The COVID-19 pandemic has delayed surgery and other care for patients with urologic cancers. As restrictions ease, clinicians should prioritize patients with high-grade urothelial carcinoma, advanced kidney cancer, testicular cancer, and penile cancer for treatment, according to a recent literature review.
A team led by Christopher J.D. Wallis, MD, PhD, of Vanderbilt University Medical Center in Nashville, Tennessee performed the review to better understand the oncologic risks of delayed intervention in urologic cancer patients and published their management recommendations in European Urology.
Risks for delayed treatment of upper tract urothelial cancer (UTUC) vary by cancer grade and stage. For patients with high-grade UTUC, delaying nephroureterectomy for 12 weeks is associated with worse pathologic outcomes but not poor survival. Patients with suspected UTUC may skip diagnostic ureteroscopy and be worked up with urine cytology and computed tomography urograms.
Among bladder cancer patients, those with muscle-invasive disease are at risk for progression when radical cystectomy is delayed for longer than 12 weeks from diagnosis or completion of neoadjuvant chemotherapy, and should be prioritized for surgery (or trimodal therapy with radiosensitizing chemotherapy). Low-grade non-muscle-invasive bladder cancer (NMIBC) patients are unlikely to suffer harm from a 3- to 6-month delay. High-grade NMIBC patients should receive induction Bacillus Calmette–Guérin (BCG) and a single course of maintenance therapy (6 + 3). Physicians should not skip re-resection in higher-stage (pT1) or higher-risk disease. Use of systemic therapies in patients with metastases should be individualized.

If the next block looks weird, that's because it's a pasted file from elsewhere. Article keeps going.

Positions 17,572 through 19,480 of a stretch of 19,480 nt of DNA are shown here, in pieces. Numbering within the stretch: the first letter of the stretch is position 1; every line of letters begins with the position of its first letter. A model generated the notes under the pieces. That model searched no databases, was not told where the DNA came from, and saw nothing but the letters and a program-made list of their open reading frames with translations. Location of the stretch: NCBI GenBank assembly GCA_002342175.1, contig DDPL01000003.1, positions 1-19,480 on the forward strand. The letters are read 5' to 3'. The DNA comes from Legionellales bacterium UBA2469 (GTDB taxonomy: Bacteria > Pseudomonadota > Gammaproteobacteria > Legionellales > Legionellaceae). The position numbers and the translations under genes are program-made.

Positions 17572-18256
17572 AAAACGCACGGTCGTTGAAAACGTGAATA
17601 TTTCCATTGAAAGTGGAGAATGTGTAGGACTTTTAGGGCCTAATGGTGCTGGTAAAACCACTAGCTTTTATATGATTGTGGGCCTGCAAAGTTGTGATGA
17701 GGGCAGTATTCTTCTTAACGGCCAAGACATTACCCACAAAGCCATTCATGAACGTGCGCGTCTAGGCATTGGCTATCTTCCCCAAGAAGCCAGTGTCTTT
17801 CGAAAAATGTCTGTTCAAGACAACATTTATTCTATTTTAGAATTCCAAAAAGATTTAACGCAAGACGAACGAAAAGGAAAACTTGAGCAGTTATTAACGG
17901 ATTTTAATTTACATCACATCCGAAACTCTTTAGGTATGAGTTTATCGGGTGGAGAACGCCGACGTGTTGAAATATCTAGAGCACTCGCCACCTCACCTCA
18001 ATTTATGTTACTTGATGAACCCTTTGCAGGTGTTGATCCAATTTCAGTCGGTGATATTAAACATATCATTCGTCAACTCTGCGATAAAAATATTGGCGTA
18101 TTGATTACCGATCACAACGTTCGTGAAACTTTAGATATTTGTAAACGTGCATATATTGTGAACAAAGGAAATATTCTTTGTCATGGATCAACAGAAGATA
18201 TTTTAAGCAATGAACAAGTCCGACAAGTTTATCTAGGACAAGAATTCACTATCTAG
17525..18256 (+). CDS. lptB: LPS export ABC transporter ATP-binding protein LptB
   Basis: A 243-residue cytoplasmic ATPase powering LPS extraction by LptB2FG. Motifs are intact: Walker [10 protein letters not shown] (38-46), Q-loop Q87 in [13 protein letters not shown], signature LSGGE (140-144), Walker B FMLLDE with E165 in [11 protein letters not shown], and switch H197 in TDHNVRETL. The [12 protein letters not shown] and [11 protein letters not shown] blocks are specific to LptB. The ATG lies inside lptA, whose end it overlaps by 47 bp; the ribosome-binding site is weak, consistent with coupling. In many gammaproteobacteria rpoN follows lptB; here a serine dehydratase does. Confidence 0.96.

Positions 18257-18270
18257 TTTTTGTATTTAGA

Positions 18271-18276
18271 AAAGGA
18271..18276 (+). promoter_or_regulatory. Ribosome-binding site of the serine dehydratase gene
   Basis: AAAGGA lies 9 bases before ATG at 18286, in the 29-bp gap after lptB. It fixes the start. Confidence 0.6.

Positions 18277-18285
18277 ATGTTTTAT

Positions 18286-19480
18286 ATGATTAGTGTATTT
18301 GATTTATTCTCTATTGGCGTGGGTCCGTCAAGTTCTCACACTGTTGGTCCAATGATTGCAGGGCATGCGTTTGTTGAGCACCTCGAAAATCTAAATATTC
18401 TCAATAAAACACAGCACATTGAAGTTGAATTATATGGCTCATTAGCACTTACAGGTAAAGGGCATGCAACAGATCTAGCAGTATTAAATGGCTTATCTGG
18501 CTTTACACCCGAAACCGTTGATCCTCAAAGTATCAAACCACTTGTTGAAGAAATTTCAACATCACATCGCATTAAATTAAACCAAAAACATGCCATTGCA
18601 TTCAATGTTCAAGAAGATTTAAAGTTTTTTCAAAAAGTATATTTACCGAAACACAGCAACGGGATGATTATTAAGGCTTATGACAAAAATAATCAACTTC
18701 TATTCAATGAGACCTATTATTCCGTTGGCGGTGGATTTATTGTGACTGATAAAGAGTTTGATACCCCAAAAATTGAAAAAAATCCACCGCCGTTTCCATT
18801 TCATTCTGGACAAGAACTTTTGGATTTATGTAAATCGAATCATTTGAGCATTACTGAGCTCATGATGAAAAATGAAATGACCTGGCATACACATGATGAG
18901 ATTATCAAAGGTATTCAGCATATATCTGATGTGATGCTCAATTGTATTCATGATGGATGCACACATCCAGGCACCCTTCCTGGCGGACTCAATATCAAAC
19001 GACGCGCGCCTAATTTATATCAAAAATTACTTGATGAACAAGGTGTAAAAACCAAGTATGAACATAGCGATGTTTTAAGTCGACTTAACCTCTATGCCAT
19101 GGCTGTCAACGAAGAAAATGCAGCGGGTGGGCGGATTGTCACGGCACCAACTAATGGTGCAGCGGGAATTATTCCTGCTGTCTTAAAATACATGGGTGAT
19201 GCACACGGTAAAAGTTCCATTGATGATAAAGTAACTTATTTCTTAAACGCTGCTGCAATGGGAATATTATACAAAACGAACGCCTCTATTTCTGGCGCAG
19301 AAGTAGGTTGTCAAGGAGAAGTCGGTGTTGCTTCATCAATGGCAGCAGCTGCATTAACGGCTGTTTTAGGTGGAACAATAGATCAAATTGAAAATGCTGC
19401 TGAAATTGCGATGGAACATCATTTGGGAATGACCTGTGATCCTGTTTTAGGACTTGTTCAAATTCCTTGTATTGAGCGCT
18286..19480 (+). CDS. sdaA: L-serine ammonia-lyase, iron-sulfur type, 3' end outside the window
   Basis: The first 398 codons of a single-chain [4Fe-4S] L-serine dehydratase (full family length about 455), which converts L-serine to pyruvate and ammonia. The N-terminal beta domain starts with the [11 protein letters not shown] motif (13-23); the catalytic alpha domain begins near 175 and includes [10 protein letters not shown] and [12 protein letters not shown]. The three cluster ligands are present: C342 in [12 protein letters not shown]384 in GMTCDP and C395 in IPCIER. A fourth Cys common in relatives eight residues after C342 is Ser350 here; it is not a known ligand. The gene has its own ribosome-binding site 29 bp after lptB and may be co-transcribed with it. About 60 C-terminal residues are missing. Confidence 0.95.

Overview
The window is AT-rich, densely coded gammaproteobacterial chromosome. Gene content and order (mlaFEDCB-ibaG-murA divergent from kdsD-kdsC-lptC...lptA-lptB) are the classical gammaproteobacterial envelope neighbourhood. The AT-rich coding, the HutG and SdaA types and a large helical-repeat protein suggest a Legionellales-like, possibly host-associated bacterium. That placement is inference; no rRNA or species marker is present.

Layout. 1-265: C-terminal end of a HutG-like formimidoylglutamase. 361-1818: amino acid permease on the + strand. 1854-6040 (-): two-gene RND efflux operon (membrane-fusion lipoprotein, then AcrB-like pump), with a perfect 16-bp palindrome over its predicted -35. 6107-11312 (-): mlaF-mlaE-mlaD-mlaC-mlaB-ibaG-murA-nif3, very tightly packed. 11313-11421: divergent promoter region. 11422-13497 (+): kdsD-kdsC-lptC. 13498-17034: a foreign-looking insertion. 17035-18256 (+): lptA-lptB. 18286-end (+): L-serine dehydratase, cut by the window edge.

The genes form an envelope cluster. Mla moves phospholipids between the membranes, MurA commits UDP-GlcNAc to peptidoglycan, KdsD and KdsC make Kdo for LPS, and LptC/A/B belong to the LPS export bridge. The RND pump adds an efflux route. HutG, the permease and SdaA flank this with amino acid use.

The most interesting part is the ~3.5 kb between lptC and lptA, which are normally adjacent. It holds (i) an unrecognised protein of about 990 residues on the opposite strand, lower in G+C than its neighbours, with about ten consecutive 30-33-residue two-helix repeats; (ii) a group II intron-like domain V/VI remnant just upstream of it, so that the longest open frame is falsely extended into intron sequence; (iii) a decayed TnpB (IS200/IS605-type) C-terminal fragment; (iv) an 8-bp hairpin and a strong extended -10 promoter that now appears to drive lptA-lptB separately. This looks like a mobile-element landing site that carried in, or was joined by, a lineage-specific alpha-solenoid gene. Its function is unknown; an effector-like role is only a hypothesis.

Patients with intermediate- and high-risk prostate cancer (PCa) can defer surgery for 3 to 6 months without a change in outcomes. Neoadjuvant androgen deprivation therapy (ADT) before surgery, while controversial, may be considered. For patients awaiting radiation treatment, neoadjuvant ADT use may be prolonged. Men starting radiation can safely defer treatment for 3 to 6 months and can consider hypofractionation to reduce healthcare visits. Patients with metastatic PCa should start treatment, prioritizing androgen-receptor-targeted therapies over chemotherapy to avoid hospitalizations for side effects such as neutropenia. Glucocorticoid use should be minimized, and longer-duration ADT injections should be considered.
Patients with locally advanced renal tumors of T3 or higher should receive immediate treatment, given the unknown risk of delayed resection and the potential for complications including bleeding and inferior vena cava occlusion. Patients with metastatic kidney cancer may consider vascular endothelial growth factor targeted therapy instead of immunotherapy to reduce the chances of toxicity-related hospitalization or glucocorticoid use.
Patients with testicular and penile cancer patients require prompt treatment. Adverse outcomes have been observed with delays of 3 or more months before inguinal lymphadenectomy in penile cancer patients.
According to Dr Wallis’ team, “it is important to prioritize the timely care of patients for whom delays are most likely to result in adverse outcomes, also taking into account the patient’s age, comorbidities, symptoms, and life expectancy.”
Many patients with urologic cancers have characteristics that put them at higher risk for COVID-19, such as male sex, hypertension, and more than one comorbid condition, they noted. Minimizing nonessential healthcare visits and hospitalizations is an important goal.
Wallis CJD, Novara G, Marandino L, et al. Risks from deferring treatment for genitourinary cancers: A collaborative review to aid triage and management during the COVID-19 pandemic [published online May 3, 2020]. Eur Urol. doi: 10.1016/j.eururo.2020.04.063